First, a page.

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16 channel serial servo controller for robotic applications

Design & Development

George Vastianos
Electronics Engineer BSc.
Dipl. from Electronics Department,
Faculty of Technological Applications,
Technological Educational Institute of Piraeus, Greece

george.vastianos@ieee.org

Table of contents

0. Abstract
1. Basic theory
1.1 The servo motors
1.2 How to use servo motors to walk!
1.3 The AT90S4414 microcontroller
2. Project's hardware
3. Project's software
4. References

0. Abstract

This article describes a servo motor controller that is able to control up to 16 hobby servo motors and its based on the AT90S4414 microcontroller (a member of Atmel's AVR Family). This servo controller is ideal in cases of building small robotic arms (3 to 5 axes) or small walker mobile robots (quadrapods or hexapods).

The servo controller receives position commands through a serial connection which can be provided by using one I/O pin of another microcontroller, or a PCs serial port! The communication protocol, that is used for this controller, is the same with the protocol of all the famous servo controllers of Scott Edwards Electronics Inc., this makes this new controller 100% compatible with all the programs that have been written for the "SSC" controllers...! However, if you want to write your own software, it is as easy as sending positioning data to the serial port as follows:

Byte1 = Sync (255)
Byte2 = Servo #(0-15)
Byte3 = Position (0-254)

So sending a 255,4,150 would move servo 4 to position 150, sending 255,12,35 would move servo 12 to position 35.

The standards of the serial communication should be the following: 9600 baud, 8 data bits, 1 stop bit and no parity.

1. Basic theory

1.1 Servo motors

Servo motors are geared dc motors with positional control feedback and are used for position control. The shaft of the motor can be positioned or rotated through 180 degrees. They are commonly used in the hobby R/C market for controlling model cars, airplanes, boats, and helicopters.

Pic1
(Picture 1. A hobby servo motor)

Because of their widespread use in the hobby market, servo motors are available in a number of stock sizes. While larger industrial servos are also available, they are priced out of range for most hobby applications. This article is restricted to the hobby servo motors that are inexpensive and readily available.

Pic2
(Picture 2. Internal view of a hobby servo motor : the gear box)

There are three leads to a servo. Two are for power, + 4 to 6 volts and ground. The third lead feeds a position control signal to the motor, and the control signal is a variable-width pulse. A neutral, midrange positional pulse is a 1.5-ms (millisecond) pulse, which is sent 50 times (20 ms) a second to the motor.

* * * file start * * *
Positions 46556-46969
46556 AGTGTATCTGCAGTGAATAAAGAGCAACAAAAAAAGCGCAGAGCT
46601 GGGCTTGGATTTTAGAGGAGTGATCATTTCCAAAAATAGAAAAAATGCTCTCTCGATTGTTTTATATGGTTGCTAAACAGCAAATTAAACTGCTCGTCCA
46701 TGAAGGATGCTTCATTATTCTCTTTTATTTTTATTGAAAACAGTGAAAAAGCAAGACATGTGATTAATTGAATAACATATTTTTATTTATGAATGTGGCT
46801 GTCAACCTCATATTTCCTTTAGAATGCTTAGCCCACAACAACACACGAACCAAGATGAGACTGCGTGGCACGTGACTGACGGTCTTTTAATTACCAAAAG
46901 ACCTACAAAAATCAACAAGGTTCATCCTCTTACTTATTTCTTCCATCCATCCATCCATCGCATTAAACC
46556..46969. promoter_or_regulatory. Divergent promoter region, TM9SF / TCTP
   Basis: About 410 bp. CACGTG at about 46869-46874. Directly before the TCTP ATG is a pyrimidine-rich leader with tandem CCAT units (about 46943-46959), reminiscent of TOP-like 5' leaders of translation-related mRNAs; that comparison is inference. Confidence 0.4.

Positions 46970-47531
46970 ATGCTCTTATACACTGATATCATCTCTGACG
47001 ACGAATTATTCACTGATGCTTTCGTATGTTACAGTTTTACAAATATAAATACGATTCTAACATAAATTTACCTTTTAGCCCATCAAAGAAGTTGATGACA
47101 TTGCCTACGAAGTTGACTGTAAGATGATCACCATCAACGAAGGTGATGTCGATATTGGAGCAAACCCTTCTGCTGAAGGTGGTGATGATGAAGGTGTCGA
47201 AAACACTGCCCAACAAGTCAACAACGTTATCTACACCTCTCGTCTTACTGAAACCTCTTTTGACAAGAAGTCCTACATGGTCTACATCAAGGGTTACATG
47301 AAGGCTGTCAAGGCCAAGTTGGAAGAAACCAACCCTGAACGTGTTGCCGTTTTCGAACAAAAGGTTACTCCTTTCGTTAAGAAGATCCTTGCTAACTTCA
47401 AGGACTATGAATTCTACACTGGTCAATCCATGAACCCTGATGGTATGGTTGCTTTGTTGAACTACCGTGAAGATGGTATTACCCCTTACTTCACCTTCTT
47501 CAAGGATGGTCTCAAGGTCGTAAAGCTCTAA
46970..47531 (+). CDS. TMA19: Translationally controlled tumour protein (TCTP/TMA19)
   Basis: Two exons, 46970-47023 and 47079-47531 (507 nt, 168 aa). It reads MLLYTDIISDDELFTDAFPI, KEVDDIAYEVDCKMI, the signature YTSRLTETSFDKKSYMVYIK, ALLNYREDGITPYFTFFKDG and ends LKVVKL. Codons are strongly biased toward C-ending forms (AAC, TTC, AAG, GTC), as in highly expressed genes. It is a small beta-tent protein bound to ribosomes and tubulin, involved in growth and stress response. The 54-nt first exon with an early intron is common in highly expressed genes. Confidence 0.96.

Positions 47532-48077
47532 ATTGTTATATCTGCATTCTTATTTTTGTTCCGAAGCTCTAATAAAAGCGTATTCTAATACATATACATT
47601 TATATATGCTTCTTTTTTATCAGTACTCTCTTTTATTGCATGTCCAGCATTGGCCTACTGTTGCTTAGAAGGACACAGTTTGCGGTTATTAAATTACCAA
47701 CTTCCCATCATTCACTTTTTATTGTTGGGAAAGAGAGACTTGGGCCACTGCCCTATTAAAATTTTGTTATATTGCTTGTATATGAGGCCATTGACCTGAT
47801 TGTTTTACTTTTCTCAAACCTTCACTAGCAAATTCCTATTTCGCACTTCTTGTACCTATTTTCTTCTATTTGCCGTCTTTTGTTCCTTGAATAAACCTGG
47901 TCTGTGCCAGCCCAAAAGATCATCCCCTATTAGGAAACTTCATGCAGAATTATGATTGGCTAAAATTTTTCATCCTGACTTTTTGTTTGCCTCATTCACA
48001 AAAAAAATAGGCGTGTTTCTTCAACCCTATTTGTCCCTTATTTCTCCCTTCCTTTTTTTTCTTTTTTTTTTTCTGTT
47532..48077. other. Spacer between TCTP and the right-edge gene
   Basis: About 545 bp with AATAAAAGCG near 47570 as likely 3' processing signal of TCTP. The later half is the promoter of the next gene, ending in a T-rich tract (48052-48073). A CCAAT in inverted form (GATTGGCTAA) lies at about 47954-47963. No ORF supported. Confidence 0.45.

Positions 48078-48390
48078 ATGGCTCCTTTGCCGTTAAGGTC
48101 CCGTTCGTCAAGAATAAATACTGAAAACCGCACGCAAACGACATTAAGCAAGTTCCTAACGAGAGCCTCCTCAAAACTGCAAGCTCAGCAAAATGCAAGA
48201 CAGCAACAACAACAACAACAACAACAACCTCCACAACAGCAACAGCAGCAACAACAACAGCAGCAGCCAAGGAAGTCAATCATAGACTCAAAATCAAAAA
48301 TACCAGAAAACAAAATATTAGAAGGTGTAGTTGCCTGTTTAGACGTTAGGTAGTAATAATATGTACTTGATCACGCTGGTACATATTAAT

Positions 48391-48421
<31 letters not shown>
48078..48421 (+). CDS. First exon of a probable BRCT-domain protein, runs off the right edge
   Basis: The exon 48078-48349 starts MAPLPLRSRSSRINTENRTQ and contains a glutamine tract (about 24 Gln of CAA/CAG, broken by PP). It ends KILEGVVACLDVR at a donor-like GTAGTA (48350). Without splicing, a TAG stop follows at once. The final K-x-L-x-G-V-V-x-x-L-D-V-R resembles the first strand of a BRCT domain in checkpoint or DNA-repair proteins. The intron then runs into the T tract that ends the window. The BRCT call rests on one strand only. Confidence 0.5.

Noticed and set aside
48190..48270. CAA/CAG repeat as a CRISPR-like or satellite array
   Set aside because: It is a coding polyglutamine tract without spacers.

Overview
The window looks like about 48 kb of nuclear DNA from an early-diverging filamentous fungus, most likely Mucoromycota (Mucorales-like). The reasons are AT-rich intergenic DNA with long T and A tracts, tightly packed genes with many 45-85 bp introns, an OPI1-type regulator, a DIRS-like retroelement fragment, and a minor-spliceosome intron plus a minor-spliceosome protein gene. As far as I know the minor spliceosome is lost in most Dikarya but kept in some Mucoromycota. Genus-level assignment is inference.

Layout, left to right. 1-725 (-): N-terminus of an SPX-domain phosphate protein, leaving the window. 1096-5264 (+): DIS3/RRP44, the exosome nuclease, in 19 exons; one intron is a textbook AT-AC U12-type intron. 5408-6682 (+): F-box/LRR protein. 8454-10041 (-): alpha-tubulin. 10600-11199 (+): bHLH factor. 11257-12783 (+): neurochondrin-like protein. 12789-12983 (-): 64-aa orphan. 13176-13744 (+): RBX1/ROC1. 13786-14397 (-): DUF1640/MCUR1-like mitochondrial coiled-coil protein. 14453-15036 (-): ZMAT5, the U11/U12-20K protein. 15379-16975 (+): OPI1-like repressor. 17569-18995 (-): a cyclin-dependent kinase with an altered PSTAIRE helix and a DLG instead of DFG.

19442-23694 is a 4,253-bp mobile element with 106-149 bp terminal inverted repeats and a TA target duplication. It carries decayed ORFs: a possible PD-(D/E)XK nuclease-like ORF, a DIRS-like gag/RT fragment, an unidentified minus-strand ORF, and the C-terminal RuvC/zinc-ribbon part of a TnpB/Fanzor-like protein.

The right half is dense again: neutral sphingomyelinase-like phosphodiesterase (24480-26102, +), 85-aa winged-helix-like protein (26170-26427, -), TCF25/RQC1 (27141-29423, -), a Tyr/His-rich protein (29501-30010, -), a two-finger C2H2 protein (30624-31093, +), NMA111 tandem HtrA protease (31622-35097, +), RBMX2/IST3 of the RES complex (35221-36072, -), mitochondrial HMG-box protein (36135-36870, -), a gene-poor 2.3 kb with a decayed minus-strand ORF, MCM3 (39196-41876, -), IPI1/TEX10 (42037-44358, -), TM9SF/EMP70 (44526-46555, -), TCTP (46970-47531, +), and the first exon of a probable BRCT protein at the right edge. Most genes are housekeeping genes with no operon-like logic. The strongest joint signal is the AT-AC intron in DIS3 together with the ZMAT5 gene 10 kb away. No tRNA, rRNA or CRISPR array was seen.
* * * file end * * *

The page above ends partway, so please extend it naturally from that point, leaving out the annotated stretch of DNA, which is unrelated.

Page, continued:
Pic3
(Picture 3. Internal view of a hobby servo motor : the motor controller)

This pulse signal will cause the shaft to locate itself at the midway position +/-90 degrees. The shaft rotation on a servo motor is limited to approximately 180 degrees (+/-90 degrees from center position). A 1-ms pulse will rotate the shaft all the way to the left, while a 2-ms pulse will turn the shaft all the way to the right. By varying the pulse width between 1 and 2 ms, the servo motor shaft can be rotated to any degree position within its range.

Fig1
(Figure 1. The servo motors pulse signal)

1.2 How to use servo motors to walk!

In general, legged locomotion systems are quite complicated. There are however, a few simple variations. An insectlike leg can be constructed using only two model hobby servos, as shown in Figure 2.

Fig2
(Figure 2. A simple two-degree-of-freedom leg based on hobby servos)

To take a step, servo 1 first swings the leg outward, away from the body. This is designed to raise the leg over any obstruction. Next, servo 2 rotates the servo pair so as to move the leg forward. Servo 1 then rotates the leg downward until it makes contact with the ground. Finally, servo 2 rotates back, pushing the robot forward. A coordinated motion of six such legs allows the robot to move forward or backward or to turn.

1.3 The AT90S4414 microcontroller

The AT90S4414 is a low-power CMOS 8-bit microcontroller based on the AVR RISC architecture. By executing powerful instructions in a single clock cycle, the AT90S4414 achieves throughputs approaching 1 MIPS per MHz allowing the system designer to optimize power consumption versus processing speed.

The AVR core combines a rich instruction set with 32 general purpose working registers. All the 32 registers are directly connected to the Arithmetic Logic Unit (ALU), allowing two independent registers to be accessed in one single instruction executed in one clock cycle. The resulting architecture is more code efficient while achieving throughputs up to ten times faster than conventional CISC microcontrollers.

The AT90S4414 provides the following features: 4K bytes of In-System Programmable Flash, 256 bytes EEPROM, 256 bytes SRAM, 32 general purpose I/O lines, 32 general purpose working registers, flexible timer/counters with compare modes, internal and external interrupts, a programmable serial UART, programmable Watch-dog Timer with internal oscillator, an SPI serial port and two software selectable power saving modes. The Idle Mode stops the CPU while allowing the SRAM, timer/counters, SPI port and interrupt system to continue functioning. The power down mode saves the register contents but freezes the oscillator, disabling all other chip functions until the next external interrupt or hardware reset.

The device is manufactured using Atmelís high density nonvolatile memory technology. The on-chip in-system programmable Flash allows the program memory to be reprogrammed in-system through an SPI serial interface or by a conventional nonvolatile memory programmer. By combining an enhanced RISC 8-bit CPU with In-System Programmable Flash on a monolithic chip, the Atmel AT90S4414/8515 is a powerful microcontroller that provides a highly flexible and cost effective solution to many embedded control applications.